So when I think about how I make my movies, I can totally see those years in my creative process still.  I get to dream up whatever fun thing I want, and find some stuff and some friends to make it with. I just start off trying, then modify as I go, since there wasn’t a firm plan to start with anyway.  I never know how my work will turn out. All of our childhood play involved my siblings, cousins and neighborhood kids, so I am most comfortable in collaborative environments –not only because its more fun, but because they might have some stuff to share that we need. Before Christmas we’d dream of getting already-made stuff to consume, but summers it was all about making our own. Whoever thought up the idea of something to do was the coolest, especially if it involved being “the good-guy.” We always wanted to see ourselves as powerful, even though we weren’t.  (This might explain why my brothers and cousins all grew up to be cops and firemen. They always wanted to be the hero.)

The making of “My Aunt Mame” certainly followed this pattern.  My friends said “it would be so cool if you made a movie about her!” and so I launched into it with some rough ideas of how to make it funny but respectful to her.  My mother has been in poor health for years, and I took care of her at her apartment until recently. So my movies lately had to be made to the scale of her kitchen table.  My friends generously give their old equipment to me, so I don’t work with the newest model of things.  My mom sentimentally kept some of our favorite childhood toys, with the intention of having her grandkids play with them when they visited, so Fisher-Price toys were what was available. At all stages of making it, I would send friends drafts of scripts, photos of sets, and then draft videos.  I wanted their ideas, and gladly incorporated the changes they suggested in my own way. Basically I wanted to make something fun with my friends that we would all enjoy. It’s not that deep.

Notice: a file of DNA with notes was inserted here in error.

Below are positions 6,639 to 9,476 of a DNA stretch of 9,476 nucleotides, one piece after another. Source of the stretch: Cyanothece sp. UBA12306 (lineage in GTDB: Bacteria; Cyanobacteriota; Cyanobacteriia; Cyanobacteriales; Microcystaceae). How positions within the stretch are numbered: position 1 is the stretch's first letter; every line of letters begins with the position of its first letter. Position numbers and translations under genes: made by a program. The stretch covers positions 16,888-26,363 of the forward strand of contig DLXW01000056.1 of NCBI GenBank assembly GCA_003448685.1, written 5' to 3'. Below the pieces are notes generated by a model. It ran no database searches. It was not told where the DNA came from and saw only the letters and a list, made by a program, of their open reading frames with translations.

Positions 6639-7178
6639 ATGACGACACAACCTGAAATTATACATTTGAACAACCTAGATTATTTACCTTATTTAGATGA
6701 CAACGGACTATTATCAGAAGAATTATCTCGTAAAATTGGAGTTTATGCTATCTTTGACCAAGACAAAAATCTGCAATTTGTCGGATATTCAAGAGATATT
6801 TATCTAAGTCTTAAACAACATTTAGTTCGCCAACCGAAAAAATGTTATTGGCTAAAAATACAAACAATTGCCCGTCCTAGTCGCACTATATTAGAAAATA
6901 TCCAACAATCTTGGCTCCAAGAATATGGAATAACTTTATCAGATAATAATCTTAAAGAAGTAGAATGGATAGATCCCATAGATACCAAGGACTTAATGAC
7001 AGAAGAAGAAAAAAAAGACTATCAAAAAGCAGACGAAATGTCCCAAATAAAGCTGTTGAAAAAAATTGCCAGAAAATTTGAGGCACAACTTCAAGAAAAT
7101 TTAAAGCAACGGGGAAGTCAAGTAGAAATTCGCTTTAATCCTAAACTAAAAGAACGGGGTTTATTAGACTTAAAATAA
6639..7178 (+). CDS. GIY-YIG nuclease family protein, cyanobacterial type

I am delighted when other people like my movies!  I think they are simple stories, but complicated in the way that working class people’s lives are. So many things in our lives are dependent on circumstances that are always changing. We have to be flexible, have a sense of humor and patience, and some sex, because its free.  We derive our joy from making it through each day, because the future will most certainly be worse than today.  I think that might be why my movies resonate with working class people of all backgrounds, we want to have the best time we can while just getting by.  If non-working class people look at the lives of the people in my town, they might feel disgusted or sad or judgmental. But I think people from my kind of family are surprised and happy to see a family like theirs on the screen.  I am glad whenever anyone smiles and says “that’s how WE do things!”  I am not trying to produce a grand exposé on working class families, I’m just telling funny stories in the way we live them and the way we tell them.

Krissy Mahan’s film My Aunt Mame will screen at the Scottish Queer International Film Festival at the CCA on 30th September 2017 as part of the SQIFF Shorts: Defiant Dykes, alongside other shorts portraying dykes defying society, each other, themselves, and the demands and expectations of both hetero and queer culture. We will be joined after the screening by several filmmakers, including Mahan, for a Q&A.